This page is quite old hence its rather spartan appearance.

Why not check out our Latest Stories page for our newest articles or search our site for anything.

Spotting Value In Shares

February 15, 2002

The theoretical value of any company is based upon its future earnings. As an investor, it's your job to evaluate whether the company's current share price adequately reflects the company's long-term earnings potential. The trick to successful investing is buying companies that have much greater earnings potential than their valuation suggests. There are all sorts of ways to declare a share is "undervalued". For more details, see the articles entitled 'Valuation' that we ran in this series of articles in January.

Perhaps the most common measure to judge "good value" is by the prospective price to earnings (P/E) ratio. Calculated by dividing the company's share price by its expected earnings per share (EPS), the prospective P/E ratio gives a quick fix on how highly the stock market values the company's near-term profits.

At the time of writing, the average UK company's prospective P/E is around 20. Companies sporting a P/E below this level tend to have low growth prospects, while those exhibiting a P/E above this level usually have above-average prospects. Companies that have low P/Es but possess above-average earnings growth potential are candidates for a "good value" label.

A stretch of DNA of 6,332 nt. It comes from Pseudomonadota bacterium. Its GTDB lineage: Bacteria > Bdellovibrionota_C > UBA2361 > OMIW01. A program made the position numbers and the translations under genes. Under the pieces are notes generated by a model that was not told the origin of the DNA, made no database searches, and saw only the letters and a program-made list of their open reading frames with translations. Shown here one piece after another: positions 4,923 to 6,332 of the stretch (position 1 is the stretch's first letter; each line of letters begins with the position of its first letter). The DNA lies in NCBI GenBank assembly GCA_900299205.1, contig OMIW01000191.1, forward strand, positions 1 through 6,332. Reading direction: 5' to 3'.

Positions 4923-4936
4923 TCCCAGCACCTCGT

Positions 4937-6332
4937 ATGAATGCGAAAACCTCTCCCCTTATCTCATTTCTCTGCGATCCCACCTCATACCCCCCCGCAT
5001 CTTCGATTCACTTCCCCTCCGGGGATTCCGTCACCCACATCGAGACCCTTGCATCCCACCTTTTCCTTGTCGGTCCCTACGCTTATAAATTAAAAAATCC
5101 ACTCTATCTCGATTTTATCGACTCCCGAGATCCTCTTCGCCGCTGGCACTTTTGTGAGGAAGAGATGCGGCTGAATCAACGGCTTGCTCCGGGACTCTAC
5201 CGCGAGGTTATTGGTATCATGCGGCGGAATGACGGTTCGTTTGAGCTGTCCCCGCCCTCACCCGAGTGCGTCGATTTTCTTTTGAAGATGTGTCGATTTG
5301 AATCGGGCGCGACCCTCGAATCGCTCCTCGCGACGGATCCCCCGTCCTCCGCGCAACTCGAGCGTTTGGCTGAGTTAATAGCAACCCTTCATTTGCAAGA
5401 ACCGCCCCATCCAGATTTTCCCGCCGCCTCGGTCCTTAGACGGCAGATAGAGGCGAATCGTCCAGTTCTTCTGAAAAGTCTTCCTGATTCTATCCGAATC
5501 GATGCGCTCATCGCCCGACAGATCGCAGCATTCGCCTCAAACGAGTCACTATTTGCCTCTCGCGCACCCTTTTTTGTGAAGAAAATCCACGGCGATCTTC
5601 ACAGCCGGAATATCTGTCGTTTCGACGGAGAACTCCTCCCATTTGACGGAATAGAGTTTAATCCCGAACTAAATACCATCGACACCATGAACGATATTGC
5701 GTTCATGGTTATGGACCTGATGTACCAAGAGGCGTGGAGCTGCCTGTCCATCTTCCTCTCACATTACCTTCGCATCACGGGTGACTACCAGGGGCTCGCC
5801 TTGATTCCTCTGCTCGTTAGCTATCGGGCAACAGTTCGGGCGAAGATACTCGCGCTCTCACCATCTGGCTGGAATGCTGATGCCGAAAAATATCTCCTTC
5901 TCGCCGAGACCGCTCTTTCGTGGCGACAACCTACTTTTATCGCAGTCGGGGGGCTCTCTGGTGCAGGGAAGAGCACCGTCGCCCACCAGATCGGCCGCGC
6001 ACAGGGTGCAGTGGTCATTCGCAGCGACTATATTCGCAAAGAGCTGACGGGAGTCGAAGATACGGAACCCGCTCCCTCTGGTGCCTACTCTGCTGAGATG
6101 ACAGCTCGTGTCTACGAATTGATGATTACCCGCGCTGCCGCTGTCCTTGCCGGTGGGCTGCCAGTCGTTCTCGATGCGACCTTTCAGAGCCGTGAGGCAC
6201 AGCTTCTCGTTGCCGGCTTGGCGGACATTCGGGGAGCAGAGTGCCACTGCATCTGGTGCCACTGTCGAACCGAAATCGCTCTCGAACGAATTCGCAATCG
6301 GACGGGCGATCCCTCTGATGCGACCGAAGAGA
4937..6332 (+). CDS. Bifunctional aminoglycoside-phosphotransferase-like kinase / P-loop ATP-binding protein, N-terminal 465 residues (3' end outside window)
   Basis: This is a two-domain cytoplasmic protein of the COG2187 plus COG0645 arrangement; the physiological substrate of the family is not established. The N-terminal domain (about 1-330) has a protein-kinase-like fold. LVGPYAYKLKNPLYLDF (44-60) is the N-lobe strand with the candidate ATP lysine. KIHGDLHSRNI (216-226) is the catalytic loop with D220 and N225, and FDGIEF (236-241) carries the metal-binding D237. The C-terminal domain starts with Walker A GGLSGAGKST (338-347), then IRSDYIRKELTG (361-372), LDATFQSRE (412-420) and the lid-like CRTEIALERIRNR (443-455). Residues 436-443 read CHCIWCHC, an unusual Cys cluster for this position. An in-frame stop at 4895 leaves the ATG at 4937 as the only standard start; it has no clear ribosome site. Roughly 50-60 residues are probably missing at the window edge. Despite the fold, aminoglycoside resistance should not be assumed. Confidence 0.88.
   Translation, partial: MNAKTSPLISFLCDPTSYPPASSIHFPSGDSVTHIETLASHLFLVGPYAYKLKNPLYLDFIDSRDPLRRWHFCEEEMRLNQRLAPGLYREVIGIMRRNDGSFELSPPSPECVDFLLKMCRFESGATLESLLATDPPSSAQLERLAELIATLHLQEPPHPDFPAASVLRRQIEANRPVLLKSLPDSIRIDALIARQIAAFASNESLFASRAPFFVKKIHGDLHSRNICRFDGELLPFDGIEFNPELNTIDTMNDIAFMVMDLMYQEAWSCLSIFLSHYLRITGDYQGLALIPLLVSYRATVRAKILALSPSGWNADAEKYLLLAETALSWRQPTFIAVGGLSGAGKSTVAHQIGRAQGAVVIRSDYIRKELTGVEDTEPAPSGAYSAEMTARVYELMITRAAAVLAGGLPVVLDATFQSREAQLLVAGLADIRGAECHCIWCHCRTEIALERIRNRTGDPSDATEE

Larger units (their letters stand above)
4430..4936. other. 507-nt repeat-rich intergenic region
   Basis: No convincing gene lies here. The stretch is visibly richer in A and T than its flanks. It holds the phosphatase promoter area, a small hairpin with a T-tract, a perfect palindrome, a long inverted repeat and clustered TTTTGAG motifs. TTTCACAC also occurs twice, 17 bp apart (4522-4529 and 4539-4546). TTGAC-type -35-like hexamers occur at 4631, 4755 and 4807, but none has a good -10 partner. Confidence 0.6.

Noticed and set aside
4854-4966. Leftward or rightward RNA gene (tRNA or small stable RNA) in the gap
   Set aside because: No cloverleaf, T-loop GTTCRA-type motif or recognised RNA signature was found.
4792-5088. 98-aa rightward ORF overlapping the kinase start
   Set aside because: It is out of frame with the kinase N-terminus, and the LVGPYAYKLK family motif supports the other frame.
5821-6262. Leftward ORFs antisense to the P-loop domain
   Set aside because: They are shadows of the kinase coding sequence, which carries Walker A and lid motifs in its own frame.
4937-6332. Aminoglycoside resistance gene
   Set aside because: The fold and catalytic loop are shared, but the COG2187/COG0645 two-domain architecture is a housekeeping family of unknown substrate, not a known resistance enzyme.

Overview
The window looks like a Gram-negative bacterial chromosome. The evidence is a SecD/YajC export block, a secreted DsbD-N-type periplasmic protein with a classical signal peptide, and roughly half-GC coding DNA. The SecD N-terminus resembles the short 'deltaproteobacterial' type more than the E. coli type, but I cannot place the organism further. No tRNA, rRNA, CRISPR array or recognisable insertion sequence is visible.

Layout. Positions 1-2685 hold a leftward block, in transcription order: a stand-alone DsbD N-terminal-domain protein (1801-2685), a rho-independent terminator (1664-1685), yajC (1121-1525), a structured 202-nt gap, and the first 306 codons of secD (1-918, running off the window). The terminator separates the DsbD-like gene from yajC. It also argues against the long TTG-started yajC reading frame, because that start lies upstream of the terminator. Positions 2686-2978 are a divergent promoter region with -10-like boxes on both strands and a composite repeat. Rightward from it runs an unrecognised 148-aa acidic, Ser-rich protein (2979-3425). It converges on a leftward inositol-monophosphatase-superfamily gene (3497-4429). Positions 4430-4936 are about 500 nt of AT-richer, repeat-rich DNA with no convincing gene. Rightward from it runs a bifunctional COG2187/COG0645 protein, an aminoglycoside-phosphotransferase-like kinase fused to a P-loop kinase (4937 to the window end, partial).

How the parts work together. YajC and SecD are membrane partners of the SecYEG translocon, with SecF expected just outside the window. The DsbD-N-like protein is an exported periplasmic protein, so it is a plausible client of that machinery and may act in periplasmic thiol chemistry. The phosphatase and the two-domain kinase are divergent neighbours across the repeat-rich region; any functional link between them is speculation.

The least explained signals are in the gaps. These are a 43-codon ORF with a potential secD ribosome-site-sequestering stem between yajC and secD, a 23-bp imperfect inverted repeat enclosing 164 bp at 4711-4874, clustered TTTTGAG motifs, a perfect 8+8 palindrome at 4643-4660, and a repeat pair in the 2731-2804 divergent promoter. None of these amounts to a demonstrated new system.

However, a company with a P/E of 100 may be good value if you think its profits will grow exponentially over the next few years.  Few companies will be able to produce this sort of growth though. Similarly, a P/E of 5 may not represent good value if the company is in deep financial trouble. It may indicate that investors expect its profits to decline or even disappear altogether. In short, investors have to weigh up the company's immediate valuation with its long-term growth prospects.

But whatever you do, do pay attention to the valuation aspect of any share purchase. As most investors will have seen with the dotcom bubble and its aftermath, paying far too much for any company's growth prospects can seriously damage your portfolio.